from the OS (or from the command line), #s is the total
   sector count.

Primary partition(1)
   type: 006(0x06)(Primary 'big' DOS (> 32MB)) (BOOT)
   size: 502mb #s(1028097) s(63-1028159)
   chs:  (0/1/1)-(63/254/63)d (0/1/1)-(63/254/63)r
   hex:  80 01 01 00 06 FE 3F 3F 3F 00 00 00 01 B0 0F 00
   size: the size of the partition in megabytes, number of
   sectors and the sector range.
   chs: the partition table chs range (d) and the real one.
   If the number of cylinders is less than 1024 both are
   hex: the hexadecimal representation of the partition entry
   as found in the partition table.


Begin scan...
Possible partition(DOS FAT), size(502mb), offset(0mb)
   type: 006(0x06)(Primary 'big' DOS (> 32MB))
   size: 502mb #s(1028097) s(63-1028159)
   chs:  (0/1/1)-(63/254/63)d (0/1/1)-(63/254/63)r
   hex:  00 01 01 00 06 FE 3F 3F 3F 00 00 00 01 B0 0F 00

Possible extended partition at offset(502mb)
   Possible partition(Linux ext2), size(31mb), offset(502mb)
      type: 131(0x83)(Linux ext2 filesystem)
      size: 31mb #s(64196) s(1028223-1092418)
      chs:  (64/1/1)-(67/254/62)d (64/1/1)-(67/254/62)r
      hex:  00 01 01 40 83 FE 3E 43 7F B0 0F 00 C4 FA 00 00

   Possible partition(Linux swap), size(125mb), offset(533mb)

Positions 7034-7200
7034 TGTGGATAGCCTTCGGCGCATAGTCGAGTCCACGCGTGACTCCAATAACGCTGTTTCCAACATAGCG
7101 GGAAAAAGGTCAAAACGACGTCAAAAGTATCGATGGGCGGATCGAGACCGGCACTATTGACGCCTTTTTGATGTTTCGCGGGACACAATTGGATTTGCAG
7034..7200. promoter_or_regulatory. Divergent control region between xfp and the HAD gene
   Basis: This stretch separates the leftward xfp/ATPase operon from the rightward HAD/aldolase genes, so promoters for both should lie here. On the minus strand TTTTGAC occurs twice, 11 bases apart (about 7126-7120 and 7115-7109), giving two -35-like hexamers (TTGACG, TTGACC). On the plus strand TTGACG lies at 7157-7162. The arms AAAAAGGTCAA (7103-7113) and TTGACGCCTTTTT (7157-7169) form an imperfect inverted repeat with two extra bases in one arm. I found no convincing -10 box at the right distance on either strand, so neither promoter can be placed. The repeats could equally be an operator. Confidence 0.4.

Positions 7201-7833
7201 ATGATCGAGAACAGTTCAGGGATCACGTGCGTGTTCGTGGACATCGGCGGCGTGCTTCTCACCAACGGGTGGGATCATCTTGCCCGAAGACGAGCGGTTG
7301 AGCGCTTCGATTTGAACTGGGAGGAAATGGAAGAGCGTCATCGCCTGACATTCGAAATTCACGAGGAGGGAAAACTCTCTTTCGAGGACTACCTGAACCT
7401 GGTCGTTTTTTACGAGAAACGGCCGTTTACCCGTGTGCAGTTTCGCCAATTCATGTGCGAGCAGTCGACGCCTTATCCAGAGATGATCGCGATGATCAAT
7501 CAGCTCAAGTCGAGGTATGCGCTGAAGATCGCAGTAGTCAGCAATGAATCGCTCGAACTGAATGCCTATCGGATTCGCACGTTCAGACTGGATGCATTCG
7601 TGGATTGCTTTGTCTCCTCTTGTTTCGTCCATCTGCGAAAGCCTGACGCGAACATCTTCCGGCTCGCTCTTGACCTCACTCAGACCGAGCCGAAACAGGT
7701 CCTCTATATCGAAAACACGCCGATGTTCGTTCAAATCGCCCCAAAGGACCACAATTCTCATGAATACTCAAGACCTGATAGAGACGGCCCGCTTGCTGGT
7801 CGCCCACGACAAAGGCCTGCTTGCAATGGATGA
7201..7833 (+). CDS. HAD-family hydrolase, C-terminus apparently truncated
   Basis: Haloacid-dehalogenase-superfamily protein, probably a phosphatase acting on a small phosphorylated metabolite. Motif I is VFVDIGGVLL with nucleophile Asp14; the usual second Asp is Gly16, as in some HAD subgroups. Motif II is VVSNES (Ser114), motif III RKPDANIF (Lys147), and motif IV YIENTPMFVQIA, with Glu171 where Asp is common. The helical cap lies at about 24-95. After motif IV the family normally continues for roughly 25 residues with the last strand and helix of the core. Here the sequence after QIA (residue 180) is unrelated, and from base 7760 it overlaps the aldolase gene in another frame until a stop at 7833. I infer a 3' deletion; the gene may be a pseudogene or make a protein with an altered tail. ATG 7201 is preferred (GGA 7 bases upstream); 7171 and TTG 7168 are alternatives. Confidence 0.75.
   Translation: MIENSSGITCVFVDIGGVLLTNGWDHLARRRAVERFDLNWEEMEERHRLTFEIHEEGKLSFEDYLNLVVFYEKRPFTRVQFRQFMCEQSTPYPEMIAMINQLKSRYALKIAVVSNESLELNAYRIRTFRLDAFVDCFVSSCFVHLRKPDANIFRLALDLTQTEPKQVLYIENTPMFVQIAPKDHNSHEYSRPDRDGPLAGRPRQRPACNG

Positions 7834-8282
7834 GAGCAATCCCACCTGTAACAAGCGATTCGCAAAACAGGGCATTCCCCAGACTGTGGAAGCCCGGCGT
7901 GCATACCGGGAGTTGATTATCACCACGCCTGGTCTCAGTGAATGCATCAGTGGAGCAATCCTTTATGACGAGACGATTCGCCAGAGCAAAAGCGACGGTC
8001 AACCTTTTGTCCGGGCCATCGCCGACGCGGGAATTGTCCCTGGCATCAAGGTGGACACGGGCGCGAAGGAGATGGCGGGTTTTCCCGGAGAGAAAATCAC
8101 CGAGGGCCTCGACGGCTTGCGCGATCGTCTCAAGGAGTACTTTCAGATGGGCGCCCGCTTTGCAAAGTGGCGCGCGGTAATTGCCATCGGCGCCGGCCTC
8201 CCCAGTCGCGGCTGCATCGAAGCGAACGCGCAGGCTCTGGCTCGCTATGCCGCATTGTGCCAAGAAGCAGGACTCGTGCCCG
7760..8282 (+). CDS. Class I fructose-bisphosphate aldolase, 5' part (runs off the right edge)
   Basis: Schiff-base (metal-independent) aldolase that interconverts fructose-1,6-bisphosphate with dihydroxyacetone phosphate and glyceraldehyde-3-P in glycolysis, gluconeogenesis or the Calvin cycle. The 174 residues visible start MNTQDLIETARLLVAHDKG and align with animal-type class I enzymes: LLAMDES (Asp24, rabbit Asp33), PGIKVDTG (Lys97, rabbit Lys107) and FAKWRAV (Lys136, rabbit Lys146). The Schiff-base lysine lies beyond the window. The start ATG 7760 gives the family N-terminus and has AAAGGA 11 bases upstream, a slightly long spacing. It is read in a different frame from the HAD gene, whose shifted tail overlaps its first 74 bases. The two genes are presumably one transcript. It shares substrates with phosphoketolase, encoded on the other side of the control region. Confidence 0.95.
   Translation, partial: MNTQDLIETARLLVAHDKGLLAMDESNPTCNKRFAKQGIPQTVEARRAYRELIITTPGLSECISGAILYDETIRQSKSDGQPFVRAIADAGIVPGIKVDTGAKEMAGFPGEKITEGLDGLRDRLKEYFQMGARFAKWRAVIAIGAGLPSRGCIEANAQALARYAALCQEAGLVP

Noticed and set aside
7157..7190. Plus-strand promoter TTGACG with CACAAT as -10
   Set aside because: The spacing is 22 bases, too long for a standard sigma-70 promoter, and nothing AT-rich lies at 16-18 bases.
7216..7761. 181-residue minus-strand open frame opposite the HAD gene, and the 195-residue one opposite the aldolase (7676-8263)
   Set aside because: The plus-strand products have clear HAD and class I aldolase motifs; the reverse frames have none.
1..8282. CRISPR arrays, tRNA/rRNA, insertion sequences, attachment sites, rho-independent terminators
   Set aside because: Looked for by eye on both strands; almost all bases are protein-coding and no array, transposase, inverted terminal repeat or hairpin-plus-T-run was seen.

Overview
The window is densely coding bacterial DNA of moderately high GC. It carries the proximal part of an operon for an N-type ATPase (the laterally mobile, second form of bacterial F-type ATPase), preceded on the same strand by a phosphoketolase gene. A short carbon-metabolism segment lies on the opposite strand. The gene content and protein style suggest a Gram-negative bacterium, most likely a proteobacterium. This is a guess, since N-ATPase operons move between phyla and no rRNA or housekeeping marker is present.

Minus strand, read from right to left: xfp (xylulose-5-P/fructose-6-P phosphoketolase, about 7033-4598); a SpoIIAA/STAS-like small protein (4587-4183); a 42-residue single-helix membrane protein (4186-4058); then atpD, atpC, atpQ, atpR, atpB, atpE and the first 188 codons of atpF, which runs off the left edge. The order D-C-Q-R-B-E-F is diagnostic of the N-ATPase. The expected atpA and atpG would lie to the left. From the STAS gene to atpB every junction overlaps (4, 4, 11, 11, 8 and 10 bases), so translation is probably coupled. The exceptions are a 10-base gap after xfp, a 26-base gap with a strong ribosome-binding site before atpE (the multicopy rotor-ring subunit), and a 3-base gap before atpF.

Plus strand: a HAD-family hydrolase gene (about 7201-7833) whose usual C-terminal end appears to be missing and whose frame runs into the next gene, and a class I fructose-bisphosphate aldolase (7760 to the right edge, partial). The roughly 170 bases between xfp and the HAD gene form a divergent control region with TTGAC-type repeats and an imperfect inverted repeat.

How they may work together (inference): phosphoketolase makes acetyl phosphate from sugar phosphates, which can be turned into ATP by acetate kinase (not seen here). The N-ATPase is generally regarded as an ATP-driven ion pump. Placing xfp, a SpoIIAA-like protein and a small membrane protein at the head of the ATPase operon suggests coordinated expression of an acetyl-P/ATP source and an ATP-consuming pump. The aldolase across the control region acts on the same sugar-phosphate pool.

type: 130(0x82)(Linux swap or Solaris/x86)
      size: 125mb #s(256976) s(1092483-1349458)
      chs:  (68/1/1)-(83/254/62)d (68/1/1)-(83/254/62)r
      hex:  00 01 01 44 82 FE 3E 53 83 AB 10 00 D0 EB 03 00
   During the scan phase all found partitions are listed by
   their real type names. The Linux swap partition above is
   recognized as Linux swap but will get the 0x82 partition
   identifier which can be both a Solaris disklabel or a
   Linux swap partition.

   When examing the hex values of the first primary partition
   it can be seen that they are identical to the values of the
   actual partition table (good guess) except for the first
   value (0x80 vs. 0x00). This entry denotes the partition
   'boot' flag which cannot be guessed.
End scan.

Checking partitions...
Partition(Primary 'big' DOS (> 32MB)): primary
   Partition(Linux ext2 filesystem): logical
   Partition(Linux swap or Solaris/x86): logical
   Partition(Linux LVM physical volume): logical